Other studies in animals and cells have suggested that vaping could stiffen the heart and blood vessels, potentially creating an increased risk of heart disease and heart attacks, but this was the first to line up those limited findings with actual health impacts in humans.
Many e-cig manufacturers promote their devices as a tool for either quitting smoking or for "switching" from smoking conventional cigarettes to vaping, which is generally seen as less harmful.
But the new study suggests that the people most vulnerable to an increase in heart attacks are those who make both smoking and vaping a daily habit. Glantz said this group of people also represent the largest population of e-cig users.
”E-cigarettes are widely promoted as a smoking cessation aid but for some, they actually make it harder to quit, so most people end up doing both,” Glantz said. "This is the dominant use."
Evidence still suggests that inhaling vapor is healthier than breathing in burned tobacco. Still, researchers urge people to recognise that e-cigs come with their own set of health concerns.
Chief among those issues is the high concentration of nicotine in e-cig fluid. This may be part of the reason why teens who vape are seven times more likely to smoke regular cigarettes than young people who never use e-cigs.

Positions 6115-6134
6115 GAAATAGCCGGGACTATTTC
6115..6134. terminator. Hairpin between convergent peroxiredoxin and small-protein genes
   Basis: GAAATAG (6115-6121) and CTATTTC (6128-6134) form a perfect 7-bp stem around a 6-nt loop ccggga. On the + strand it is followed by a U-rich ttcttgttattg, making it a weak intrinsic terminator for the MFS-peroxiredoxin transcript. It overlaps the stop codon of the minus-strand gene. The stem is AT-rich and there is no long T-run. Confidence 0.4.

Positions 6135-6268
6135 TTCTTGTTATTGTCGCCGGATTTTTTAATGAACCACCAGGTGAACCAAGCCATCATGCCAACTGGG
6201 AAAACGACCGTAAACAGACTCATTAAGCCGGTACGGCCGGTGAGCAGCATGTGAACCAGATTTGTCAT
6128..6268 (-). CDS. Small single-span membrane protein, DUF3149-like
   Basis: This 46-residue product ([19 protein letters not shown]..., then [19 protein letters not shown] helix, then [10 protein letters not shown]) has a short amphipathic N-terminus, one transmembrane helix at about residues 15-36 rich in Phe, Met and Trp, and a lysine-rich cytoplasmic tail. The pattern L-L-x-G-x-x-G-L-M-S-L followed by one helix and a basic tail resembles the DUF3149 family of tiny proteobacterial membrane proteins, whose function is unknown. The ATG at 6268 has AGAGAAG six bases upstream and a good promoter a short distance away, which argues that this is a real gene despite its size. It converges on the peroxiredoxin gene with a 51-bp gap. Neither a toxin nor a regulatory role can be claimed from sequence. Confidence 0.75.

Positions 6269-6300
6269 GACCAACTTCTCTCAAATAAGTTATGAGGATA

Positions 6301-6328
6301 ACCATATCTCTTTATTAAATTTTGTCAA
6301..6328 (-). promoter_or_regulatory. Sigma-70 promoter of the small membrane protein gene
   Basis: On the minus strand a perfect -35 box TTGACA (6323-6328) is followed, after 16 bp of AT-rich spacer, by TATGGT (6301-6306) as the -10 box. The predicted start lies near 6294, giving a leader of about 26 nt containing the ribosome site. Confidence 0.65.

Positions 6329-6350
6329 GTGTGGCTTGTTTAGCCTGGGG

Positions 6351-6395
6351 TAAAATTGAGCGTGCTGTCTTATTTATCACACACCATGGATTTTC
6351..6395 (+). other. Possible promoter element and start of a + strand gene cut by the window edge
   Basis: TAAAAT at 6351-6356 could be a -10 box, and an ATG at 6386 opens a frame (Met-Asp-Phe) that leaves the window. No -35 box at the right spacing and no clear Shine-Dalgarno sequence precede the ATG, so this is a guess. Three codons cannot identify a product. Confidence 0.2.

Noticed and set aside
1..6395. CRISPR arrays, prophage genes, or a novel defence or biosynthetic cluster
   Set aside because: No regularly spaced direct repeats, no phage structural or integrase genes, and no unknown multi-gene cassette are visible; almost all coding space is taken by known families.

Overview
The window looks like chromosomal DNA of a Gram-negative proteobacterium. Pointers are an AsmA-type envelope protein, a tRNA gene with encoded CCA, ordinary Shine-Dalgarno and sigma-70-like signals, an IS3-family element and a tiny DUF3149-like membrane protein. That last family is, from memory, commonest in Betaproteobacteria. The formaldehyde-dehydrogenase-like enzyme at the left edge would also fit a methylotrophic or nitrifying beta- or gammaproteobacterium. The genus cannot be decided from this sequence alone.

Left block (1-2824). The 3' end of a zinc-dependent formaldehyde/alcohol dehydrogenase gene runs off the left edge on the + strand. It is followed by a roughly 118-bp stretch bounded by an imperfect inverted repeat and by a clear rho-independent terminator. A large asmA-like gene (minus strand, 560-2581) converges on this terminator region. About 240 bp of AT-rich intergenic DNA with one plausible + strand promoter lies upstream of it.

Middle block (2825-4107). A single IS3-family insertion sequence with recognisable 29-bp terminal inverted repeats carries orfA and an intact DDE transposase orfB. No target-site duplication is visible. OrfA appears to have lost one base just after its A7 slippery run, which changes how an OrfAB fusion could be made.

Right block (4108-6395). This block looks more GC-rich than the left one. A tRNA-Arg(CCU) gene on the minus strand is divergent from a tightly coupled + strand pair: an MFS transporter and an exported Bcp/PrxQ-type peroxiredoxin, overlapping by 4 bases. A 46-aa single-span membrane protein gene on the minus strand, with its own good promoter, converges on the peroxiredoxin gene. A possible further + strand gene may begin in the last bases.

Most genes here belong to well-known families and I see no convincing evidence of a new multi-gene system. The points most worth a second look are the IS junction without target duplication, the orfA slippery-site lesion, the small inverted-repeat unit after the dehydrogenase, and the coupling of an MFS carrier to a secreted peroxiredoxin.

Ana Rule, a professor of environmental health and engineering at Johns Hopkins University, said the makers of these devices fail to address "the increased risk to this huge market they are creating among teenagers and young adults that never have smoked, and would have never even considered smoking" had they not vaped.
Researchers are also not convinced that e-cigs actually help adult smokers quit.
So far, the evidence suggests they don't. In January, a study in the journal The Lancet found that e-cigs were linked with "significantly less quitting" among smokers. Several months later, a study in the Annals of Internal Medicine found that e-cig users were less likely than non-vapers to abstain from tobacco use over six months. And a study published in the journal PLOS One this month found no evidence that vaping helped adult smokers quit.
Nicholas Chadi, a clinical pediatrics fellow at Boston Children's Hospital, spoke about the Juul at the American Society of Addiction Medicine's annual conference in April.
"After only a few months of using nicotine, [these teens] describe cravings, sometimes intense ones. Sometimes they also lose their hopes of being able to quit," Chadi said.
For these reasons, several nonprofit anti-tobacco agencies strongly oppose Juul, including the nonprofit Campaign for Tobacco-Free Kids and the California Department of Public Health. On Tuesday, Israel became the first country to ban Juul devices entirely, citing health concerns linked with the their high nicotine content. In a statement, Israel's Health Ministry said the devices pose “a grave risk to public health."